Why do some people infected with the new coronavirus get seriously ill and die while others experience only mild symptoms? It’s a question that’s puzzling scientists. Age, underlying health, and the amount of exposure likely determine how severe a person’s disease is. But genetics could play a role, too.
23andMe, the popular DNA testing company, launched a study this week to understand how genetics may affect these differences. Previous research has found that mutations in certain genes can influence a person’s susceptibility to infectious diseases like hepatitis B and C, HIV, malaria, and tuberculosis.
Beginning this week, the company is asking customers to participate in the study. 23andMe has sold more than 10 million of its DNA testing kits, and about 80% of those customers have consented to letting 23andMe and its scientific collaborators use their personal data for research. That represents a huge pool of people to draw from. The company says it hopes to enroll hundreds of thousands of U.S. customers in the study, which will include people who have tested positive for the virus and people who haven’t.
Customers will be asked to fill out an initial survey and will then be invited to take additional surveys every month. “This will enable us to collect data regarding new infections in the population should the outbreak continue to spread,” says an April 6 blog post by the company.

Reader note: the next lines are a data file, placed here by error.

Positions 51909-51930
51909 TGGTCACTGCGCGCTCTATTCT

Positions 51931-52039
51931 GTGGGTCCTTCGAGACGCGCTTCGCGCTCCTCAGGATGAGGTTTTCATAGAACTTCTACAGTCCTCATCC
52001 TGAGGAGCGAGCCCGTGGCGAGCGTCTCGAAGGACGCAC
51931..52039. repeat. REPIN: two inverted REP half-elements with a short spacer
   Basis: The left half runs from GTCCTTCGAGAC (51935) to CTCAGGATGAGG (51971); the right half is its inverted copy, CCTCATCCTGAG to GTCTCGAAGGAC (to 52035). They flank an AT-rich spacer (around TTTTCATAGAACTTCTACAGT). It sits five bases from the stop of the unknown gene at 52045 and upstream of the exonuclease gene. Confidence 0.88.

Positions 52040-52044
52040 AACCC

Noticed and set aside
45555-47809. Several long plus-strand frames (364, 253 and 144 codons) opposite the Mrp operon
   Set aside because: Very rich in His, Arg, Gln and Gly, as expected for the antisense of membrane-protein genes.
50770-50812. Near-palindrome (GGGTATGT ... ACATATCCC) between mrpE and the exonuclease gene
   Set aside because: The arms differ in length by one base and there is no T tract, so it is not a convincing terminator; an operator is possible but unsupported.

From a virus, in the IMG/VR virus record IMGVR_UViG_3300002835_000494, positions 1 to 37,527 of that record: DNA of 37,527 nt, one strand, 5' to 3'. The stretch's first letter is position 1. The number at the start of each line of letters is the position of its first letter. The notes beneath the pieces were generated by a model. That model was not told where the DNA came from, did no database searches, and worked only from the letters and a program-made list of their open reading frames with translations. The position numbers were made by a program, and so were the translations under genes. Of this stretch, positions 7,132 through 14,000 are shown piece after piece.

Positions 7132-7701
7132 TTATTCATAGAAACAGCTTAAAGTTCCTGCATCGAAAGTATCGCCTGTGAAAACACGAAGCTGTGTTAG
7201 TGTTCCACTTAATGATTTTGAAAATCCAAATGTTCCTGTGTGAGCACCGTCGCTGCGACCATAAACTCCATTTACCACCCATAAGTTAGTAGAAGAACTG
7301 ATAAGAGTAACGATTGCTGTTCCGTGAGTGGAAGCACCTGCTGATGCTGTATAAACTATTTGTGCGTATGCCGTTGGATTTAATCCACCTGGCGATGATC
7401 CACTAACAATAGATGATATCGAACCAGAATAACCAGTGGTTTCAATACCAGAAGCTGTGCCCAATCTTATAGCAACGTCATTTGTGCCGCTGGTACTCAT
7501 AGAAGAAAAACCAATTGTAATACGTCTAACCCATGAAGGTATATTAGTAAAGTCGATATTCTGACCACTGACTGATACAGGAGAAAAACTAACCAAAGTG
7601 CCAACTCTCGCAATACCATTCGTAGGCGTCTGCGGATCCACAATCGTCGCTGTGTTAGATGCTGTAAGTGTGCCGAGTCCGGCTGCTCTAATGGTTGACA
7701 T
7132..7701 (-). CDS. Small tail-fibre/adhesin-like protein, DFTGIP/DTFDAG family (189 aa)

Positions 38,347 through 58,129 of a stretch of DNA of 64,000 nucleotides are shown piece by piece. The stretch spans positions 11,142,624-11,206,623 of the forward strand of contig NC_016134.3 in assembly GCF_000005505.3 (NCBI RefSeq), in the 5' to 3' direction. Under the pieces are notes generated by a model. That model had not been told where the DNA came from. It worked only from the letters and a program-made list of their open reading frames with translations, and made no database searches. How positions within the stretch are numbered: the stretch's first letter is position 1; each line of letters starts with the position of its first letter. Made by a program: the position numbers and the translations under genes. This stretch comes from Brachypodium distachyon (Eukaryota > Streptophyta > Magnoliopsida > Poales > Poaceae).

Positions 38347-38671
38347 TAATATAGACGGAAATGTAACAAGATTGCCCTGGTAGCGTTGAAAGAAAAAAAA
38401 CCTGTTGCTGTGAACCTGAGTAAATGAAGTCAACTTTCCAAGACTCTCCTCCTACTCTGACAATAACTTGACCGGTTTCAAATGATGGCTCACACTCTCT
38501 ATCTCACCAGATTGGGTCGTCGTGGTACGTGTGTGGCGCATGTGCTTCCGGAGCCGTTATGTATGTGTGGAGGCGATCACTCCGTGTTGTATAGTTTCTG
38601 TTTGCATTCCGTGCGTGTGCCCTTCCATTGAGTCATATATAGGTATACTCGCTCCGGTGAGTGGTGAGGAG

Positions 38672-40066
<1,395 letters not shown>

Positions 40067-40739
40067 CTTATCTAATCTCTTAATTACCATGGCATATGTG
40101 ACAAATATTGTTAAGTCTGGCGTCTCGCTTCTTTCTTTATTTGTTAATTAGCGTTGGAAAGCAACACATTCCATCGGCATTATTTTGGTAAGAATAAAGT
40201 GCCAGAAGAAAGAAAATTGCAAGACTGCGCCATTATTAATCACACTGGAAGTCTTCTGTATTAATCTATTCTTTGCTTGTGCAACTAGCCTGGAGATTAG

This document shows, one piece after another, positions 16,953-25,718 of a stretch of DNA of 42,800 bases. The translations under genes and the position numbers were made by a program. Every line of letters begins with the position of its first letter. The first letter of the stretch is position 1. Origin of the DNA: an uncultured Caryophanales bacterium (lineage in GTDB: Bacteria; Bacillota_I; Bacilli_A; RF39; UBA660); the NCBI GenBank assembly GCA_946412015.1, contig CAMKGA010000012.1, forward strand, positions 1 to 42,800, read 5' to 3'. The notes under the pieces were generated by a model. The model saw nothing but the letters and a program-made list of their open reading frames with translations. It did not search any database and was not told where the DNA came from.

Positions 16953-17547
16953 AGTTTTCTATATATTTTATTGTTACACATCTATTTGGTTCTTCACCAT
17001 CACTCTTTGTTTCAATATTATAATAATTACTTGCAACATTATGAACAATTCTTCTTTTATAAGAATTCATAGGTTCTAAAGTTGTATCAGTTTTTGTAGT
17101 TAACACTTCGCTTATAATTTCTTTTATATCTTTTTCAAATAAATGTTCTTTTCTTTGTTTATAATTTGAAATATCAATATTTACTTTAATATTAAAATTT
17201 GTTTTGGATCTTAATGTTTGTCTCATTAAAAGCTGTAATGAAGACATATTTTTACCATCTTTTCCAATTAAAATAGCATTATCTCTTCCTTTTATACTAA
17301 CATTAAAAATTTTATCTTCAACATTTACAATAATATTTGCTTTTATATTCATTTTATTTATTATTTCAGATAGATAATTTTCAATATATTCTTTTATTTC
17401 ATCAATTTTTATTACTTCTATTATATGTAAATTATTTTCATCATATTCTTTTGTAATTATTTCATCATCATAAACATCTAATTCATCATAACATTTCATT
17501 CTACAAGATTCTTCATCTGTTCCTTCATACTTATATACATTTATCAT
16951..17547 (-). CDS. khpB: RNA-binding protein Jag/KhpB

At the same time, 23andMe scientists will conduct what’s called a genome-wide association study using participants’ genetic information. The approach involves scanning certain regions of DNA across the genomes of many people to find genetic variations associated with a particular disease or health condition. In this case, researchers are looking for variants associated with severe Covid-19 symptoms.
“If we can identify genetic variants associated with severe symptoms, scientists may be able to better understand who is more at risk due to genetic predispositions,” the 23andMe blog post says. “These genetic insights could also give scientists a better understanding of how the novel coronavirus infects our cells and impacts our bodies.”
Meanwhile, an international research project called the Covid Human Genetic Effort will investigate why some younger people who get Covid-19 have more severe illness. Researchers will sequence the genomes of people with severe Covid-19 under age 50 who were previously healthy, as well as those with mild and no symptoms, to look for genetic differences.